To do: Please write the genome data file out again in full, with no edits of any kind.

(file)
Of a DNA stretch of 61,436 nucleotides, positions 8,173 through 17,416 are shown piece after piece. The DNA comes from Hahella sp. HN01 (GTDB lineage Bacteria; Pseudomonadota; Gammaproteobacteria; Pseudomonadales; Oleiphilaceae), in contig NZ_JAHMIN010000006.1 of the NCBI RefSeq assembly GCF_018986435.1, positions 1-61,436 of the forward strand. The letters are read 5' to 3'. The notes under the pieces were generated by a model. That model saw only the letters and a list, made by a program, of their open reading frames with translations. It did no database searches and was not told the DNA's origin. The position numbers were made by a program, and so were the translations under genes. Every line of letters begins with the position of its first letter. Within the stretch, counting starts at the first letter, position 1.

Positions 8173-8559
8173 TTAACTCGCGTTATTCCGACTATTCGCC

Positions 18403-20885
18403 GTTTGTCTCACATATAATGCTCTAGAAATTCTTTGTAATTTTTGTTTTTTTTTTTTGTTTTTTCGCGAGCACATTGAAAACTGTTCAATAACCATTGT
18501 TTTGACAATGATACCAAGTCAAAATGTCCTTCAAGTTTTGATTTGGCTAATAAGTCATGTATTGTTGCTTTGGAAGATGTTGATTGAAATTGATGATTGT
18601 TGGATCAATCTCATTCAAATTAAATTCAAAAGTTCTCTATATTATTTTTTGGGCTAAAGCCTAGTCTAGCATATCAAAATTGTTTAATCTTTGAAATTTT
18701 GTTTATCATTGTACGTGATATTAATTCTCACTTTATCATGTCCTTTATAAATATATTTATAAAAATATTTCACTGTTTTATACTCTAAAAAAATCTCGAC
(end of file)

Of a DNA stretch of 61,436 nucleotides, positions 8,173 through 17,416 are shown piece after piece. The DNA comes from Hahella sp. HN01 (GTDB lineage Bacteria; Pseudomonadota; Gammaproteobacteria; Pseudomonadales; Oleiphilaceae), in contig NZ_JAHMIN010000006.1 of the NCBI RefSeq assembly GCF_018986435.1, positions 1-61,436 of the forward strand. The letters are read 5' to 3'. The notes under the pieces were generated by a model. That model saw only the letters and a list, made by a program, of their open reading frames with translations. It did no database searches and was not told the DNA's origin. The position numbers were made by a program, and so were the translations under genes. Every line of letters begins with the position of its first letter. Within the stretch, counting starts at the first letter, position 1.

Positions 8173-8559
8173 TTAACTCGCGTTATTCCGACTATTCGCC

Positions 18403-20885
18403 GTTTGTCTCACATATAATGCTCTAGAAATTCTTTGTAATTTTTGTTTTTTTTTTTTGTTTTTTCGCGAGCACATTGAAAACTGTTCAATAACCATTGT
18501 TTTGACAATGATACCAAGTCAAAATGTCCTTCAAGTTTTGATTTGGCTAATAAGTCATGTATTGTTGCTTTGGAAGATGTTGATTGAAATTGATGATTGT
18601 TGGATCAATCTCATTCAAATTAAATTCAAAAGTTCTCTATATTATTTTTTGGGCTAAAGCCTAGTCTAGCATATCAAAATTGTTTAATCTTTGAAATTTT
18701 GTTTATCATTGTACGTGATATTAATTCTCACTTTATCATGTCCTTTATAAATATATTTATAAAAATATTTCACTGTTTTATACTCTAAAAAAATCTCGAC